Composite risk scores have been used for decades to identify disease risk and health status in the general population. However, current approaches often fail to identify people who would benefit from intervention or recommend unnecessary intervention. Machine learning promises to improve accuracy, ensuring targeted treatment for patients that need it and reducing unnecessary intervention. Framingham Risk Score, the gold standard for predicting the likelihood of heart disease, predicts hospitalizations with about 56% accuracy. It uses factors such as age, gender, smoking, cholesterol levels, and systolic blood pre...
Source: MDDI - Category: Medical Devices Authors: Tags: R & D Source Type: news
We report the case of an 18-year-old woman with personality disorders who was hospitalized a few hours after suicidal ingestion of acetaminophen, quetiapine, acetylsalicylic acid, and ethanol. Twelve hours after admission, severe liver damage was evident, but the patient was stable and awaiting hepatic transplantation. Electrolytes were successfully controlled. The condition of the liver stabilized. Cardiac biomarkers then deteriorated unexpectedly. Localized ST-segment elevations were noted on electrocardiogram, but angiography ruled out myocardial infarction. A computed tomographic scan ruled out cerebral edema. The pati...
Source: The American Journal of Forensic Medicine and Pathology - Category: Forensic Medicine Tags: Case Reports Source Type: research
Every day, thousands of patients are exposed to ischaemia-reperfusion injury, either in uncontrolled circumstances (eg, acute myocardial infarction or ischaemic stroke) or under controlled conditions (eg, heart, kidney, or liver surgery, or transplantation). Whatever the clinical setting is, the extent of final tissue damage (ie, infarct size) is mainly determined by the duration of the ischaemic phase and the amount of jeopardised tissue.1 Experimental and proof-of-concept clinical trials have shown that infarct size results from the addition of an ischaemia-induced injury plus a reperfusion-induced injury, and that timel...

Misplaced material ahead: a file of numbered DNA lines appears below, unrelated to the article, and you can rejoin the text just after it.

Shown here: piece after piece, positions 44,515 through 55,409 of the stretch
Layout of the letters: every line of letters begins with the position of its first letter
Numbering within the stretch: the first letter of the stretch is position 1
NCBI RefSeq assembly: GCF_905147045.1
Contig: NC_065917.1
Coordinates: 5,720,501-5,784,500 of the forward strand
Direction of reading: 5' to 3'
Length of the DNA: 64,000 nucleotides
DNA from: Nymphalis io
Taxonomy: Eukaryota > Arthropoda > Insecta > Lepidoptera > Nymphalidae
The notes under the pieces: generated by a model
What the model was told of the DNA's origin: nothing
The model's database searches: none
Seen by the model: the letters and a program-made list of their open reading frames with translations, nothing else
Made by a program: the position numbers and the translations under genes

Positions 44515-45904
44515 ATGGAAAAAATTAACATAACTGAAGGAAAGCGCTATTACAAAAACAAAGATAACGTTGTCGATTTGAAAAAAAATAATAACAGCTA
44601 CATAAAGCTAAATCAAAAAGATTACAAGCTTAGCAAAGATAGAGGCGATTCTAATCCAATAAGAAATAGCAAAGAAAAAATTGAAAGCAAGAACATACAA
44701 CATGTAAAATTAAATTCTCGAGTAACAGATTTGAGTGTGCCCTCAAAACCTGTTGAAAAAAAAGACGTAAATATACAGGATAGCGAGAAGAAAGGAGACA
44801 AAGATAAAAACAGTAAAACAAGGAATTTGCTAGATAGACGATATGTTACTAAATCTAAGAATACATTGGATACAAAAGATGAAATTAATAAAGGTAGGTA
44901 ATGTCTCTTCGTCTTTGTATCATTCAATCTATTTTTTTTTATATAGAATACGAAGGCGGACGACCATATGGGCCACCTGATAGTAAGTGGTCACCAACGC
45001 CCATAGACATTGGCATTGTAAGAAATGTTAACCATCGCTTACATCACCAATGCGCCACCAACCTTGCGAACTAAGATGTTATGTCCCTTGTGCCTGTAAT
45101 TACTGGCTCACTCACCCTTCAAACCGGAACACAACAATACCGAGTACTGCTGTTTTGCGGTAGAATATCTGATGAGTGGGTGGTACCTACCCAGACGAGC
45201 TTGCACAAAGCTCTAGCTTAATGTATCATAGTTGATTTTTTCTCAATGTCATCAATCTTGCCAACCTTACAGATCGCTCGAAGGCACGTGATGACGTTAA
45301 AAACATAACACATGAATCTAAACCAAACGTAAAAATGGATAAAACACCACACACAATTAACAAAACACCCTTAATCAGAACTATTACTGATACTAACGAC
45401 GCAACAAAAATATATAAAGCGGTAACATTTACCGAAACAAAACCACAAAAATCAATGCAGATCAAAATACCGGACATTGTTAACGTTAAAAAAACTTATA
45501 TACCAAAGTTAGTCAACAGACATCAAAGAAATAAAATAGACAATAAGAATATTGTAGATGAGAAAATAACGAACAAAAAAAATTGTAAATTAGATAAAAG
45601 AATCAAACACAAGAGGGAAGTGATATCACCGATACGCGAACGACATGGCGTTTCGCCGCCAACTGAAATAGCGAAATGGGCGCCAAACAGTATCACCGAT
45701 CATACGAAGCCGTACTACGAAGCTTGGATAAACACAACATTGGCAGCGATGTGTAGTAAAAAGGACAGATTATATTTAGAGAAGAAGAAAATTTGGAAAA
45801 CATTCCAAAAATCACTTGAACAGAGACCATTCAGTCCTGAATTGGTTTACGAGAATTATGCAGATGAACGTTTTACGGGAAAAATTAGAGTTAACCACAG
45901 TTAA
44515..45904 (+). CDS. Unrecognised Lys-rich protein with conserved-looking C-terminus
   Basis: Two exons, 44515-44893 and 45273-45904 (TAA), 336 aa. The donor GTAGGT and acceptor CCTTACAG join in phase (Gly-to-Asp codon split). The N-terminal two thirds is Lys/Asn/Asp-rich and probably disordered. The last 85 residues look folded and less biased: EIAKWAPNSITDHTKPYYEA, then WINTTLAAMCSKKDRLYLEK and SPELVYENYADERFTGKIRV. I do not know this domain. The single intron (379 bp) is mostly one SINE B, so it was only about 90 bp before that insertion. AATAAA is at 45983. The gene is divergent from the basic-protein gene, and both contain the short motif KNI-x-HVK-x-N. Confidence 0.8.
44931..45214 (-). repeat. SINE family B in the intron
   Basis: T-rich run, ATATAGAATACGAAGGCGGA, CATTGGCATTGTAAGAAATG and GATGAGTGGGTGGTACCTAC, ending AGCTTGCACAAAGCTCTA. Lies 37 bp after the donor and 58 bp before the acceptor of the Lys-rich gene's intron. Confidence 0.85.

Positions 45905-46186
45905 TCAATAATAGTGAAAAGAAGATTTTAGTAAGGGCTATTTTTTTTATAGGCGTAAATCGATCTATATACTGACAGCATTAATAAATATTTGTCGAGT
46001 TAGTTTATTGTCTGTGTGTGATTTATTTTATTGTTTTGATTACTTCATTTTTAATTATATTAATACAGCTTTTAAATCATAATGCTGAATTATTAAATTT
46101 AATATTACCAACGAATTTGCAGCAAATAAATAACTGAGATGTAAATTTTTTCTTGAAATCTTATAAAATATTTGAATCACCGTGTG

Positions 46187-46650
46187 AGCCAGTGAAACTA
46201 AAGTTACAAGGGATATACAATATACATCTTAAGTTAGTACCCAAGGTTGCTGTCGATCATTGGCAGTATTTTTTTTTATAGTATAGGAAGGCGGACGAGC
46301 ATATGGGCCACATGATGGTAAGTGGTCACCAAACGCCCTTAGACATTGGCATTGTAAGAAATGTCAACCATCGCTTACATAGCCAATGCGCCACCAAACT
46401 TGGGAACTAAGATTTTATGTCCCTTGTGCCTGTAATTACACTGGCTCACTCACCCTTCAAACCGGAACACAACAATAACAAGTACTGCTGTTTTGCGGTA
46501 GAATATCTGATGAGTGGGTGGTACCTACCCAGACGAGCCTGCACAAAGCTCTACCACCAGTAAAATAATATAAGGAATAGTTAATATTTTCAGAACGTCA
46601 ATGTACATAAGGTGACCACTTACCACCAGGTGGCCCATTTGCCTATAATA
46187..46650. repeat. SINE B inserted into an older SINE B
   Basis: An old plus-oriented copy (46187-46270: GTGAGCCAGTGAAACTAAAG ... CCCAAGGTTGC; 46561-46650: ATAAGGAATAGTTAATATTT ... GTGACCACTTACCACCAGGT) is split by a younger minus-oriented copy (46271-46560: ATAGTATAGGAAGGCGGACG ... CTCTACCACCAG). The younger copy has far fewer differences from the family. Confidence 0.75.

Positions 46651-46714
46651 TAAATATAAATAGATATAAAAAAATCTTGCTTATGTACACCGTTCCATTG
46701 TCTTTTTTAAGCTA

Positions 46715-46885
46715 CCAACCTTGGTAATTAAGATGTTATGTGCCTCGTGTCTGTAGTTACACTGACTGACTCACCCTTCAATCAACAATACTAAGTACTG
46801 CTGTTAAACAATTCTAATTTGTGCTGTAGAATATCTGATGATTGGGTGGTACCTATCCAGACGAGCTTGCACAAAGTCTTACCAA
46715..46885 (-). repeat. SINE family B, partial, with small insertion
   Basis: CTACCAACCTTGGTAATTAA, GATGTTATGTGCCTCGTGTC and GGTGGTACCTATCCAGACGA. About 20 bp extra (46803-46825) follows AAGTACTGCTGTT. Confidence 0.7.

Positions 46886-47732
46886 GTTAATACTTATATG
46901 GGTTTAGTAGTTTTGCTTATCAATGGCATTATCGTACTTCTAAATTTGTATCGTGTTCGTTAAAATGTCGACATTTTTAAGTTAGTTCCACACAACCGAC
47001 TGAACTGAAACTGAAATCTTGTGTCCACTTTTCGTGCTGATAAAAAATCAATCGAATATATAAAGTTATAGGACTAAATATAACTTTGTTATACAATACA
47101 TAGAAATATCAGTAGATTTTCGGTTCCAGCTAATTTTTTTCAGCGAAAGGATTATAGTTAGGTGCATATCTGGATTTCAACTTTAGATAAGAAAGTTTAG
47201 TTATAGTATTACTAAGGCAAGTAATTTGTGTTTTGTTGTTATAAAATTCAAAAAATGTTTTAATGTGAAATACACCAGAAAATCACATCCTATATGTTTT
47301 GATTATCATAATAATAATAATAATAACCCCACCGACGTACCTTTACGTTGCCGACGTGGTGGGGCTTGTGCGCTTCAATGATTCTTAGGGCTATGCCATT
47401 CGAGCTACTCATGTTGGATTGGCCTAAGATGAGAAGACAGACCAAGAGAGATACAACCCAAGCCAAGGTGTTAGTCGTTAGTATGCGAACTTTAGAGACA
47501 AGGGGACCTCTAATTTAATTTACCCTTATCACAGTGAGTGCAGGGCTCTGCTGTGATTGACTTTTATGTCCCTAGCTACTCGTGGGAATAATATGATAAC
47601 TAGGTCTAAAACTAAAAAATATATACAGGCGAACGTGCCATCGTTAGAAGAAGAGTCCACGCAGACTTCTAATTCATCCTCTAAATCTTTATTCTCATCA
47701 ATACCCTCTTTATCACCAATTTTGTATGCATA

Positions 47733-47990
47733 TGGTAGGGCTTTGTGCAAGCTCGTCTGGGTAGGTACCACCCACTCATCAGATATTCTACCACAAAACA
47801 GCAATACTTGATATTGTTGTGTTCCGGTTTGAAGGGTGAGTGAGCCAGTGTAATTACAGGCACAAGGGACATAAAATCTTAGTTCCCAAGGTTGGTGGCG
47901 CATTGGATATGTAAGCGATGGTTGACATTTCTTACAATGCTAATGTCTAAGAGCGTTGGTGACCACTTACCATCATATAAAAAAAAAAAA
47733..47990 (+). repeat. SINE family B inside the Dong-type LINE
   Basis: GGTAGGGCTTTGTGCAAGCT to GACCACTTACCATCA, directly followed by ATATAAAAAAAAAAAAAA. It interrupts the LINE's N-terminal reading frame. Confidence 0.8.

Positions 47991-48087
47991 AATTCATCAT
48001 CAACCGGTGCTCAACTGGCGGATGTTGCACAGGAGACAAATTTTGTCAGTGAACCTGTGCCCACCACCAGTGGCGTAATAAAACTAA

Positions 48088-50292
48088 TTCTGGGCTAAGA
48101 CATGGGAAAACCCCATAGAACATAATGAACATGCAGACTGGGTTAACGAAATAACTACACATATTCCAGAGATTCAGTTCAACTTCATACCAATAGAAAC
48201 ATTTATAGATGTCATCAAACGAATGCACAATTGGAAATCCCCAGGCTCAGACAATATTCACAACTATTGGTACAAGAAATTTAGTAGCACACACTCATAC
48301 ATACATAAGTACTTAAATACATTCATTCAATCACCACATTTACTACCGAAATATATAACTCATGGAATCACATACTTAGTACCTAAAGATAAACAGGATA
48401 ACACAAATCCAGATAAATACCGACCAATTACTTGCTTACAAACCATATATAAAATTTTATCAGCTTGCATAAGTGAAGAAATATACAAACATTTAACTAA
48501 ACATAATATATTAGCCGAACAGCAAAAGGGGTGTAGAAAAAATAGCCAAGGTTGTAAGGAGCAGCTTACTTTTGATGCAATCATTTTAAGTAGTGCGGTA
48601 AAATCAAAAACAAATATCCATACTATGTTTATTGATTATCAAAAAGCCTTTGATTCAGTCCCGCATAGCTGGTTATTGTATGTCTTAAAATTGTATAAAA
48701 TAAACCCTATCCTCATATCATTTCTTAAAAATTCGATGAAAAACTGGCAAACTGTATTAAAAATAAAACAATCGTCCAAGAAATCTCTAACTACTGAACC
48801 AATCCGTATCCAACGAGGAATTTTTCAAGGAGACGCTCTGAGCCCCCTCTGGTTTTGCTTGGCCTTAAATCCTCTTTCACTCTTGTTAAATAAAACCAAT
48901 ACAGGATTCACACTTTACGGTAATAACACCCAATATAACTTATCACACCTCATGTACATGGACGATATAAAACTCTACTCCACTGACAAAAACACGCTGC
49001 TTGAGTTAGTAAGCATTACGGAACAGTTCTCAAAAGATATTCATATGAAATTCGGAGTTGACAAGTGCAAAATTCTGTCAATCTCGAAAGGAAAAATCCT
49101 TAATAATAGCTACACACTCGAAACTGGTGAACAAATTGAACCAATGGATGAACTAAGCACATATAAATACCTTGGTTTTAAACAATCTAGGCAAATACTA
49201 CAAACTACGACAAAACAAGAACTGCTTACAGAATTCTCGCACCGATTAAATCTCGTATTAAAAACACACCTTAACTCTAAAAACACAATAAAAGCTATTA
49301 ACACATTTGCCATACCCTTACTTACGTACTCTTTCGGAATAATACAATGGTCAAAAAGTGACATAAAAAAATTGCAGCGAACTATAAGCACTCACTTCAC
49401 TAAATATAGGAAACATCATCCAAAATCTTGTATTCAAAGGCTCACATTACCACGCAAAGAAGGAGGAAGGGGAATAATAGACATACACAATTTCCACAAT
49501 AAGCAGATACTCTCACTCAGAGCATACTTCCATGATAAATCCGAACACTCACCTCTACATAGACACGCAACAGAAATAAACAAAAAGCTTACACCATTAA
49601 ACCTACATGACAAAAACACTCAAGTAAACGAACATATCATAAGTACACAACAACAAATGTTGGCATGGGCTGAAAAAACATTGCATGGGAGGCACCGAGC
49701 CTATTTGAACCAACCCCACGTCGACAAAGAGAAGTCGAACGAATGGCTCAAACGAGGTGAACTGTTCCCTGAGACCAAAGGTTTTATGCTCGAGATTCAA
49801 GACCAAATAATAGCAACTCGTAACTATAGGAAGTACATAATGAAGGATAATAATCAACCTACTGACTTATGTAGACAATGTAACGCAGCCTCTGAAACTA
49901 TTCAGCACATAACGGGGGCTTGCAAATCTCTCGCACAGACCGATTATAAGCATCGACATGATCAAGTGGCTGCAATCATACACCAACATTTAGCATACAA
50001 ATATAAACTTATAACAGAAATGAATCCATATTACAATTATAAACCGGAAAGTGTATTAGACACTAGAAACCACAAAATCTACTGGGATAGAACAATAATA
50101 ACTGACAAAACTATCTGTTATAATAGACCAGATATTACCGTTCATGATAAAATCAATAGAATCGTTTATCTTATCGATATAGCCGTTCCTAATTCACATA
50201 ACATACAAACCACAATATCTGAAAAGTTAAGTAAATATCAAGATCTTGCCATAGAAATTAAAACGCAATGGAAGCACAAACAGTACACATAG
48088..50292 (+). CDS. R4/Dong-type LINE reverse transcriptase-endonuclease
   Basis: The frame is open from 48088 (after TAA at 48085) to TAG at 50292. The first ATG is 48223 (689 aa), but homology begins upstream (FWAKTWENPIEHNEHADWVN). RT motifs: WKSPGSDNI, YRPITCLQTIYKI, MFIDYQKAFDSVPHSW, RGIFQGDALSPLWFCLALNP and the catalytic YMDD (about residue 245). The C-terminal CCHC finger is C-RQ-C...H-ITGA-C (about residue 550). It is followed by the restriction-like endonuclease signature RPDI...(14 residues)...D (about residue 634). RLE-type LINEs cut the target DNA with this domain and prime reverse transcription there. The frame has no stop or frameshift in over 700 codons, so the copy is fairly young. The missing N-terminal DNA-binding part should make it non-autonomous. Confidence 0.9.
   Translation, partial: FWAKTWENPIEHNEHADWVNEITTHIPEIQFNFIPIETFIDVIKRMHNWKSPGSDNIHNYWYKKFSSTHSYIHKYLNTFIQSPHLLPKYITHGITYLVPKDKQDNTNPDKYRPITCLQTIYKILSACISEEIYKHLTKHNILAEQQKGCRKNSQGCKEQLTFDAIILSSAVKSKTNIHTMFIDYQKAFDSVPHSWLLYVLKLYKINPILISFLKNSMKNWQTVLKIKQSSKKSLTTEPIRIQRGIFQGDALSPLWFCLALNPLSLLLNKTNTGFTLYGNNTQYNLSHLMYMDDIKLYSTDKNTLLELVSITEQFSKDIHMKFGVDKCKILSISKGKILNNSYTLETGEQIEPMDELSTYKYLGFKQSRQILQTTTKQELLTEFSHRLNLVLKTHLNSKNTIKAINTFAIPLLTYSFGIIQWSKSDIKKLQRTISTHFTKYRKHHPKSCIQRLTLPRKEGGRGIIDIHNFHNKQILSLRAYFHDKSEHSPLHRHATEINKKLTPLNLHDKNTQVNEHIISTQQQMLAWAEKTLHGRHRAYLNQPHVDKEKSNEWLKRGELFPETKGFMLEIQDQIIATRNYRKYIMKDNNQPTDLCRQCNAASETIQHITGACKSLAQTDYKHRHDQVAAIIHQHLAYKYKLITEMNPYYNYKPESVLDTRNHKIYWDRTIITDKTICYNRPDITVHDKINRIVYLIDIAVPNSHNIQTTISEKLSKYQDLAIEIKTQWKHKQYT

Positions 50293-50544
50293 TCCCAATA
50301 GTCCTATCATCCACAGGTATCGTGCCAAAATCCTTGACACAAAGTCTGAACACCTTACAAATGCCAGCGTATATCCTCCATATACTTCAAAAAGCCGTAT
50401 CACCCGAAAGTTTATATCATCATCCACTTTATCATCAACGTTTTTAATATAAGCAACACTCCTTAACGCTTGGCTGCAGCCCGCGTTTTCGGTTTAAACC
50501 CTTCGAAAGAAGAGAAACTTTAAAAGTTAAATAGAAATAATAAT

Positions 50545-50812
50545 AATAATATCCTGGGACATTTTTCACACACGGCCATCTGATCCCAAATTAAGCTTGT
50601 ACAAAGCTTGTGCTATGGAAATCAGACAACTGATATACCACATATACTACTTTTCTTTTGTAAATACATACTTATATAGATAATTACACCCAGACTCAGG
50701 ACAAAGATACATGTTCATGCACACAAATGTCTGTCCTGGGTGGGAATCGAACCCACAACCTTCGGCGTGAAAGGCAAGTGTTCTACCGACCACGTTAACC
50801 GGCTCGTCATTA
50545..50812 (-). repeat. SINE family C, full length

Source: LANCET - Category: General Medicine Authors: Tags: Comment Source Type: research
In this study, we investigated the Hippo pathway, which is known from my lab's previous studies to prevent adult heart muscle cell proliferation and regeneration. When patients are in heart failure there is an increase in the activity of the Hippo pathway. This led us to think that if we could turn Hippo off, then we might be able to induce improvement in heart function." "We designed a mouse model to mimic the human condition of advanced heart failure. Once we reproduced a severe stage of injury in the mouse heart, we inhibited the Hippo pathway. After six weeks we observed that the injured hearts had rec...
Source: Fight Aging! - Category: Research Authors: Tags: Newsletters Source Type: blogs
Fight Aging! provides a weekly digest of news and commentary for thousands of subscribers interested in the latest longevity science: progress towards the medical control of aging in order to prevent age-related frailty, suffering, and disease, as well as improvements in the present understanding of what works and what doesn't work when it comes to extending healthy life. Expect to see summaries of recent advances in medical research, news from the scientific community, advocacy and fundraising initiatives to help speed work on the repair and reversal of aging, links to online resources, and much more. This content is...
Source: Fight Aging! - Category: Research Authors: Tags: Newsletters Source Type: blogs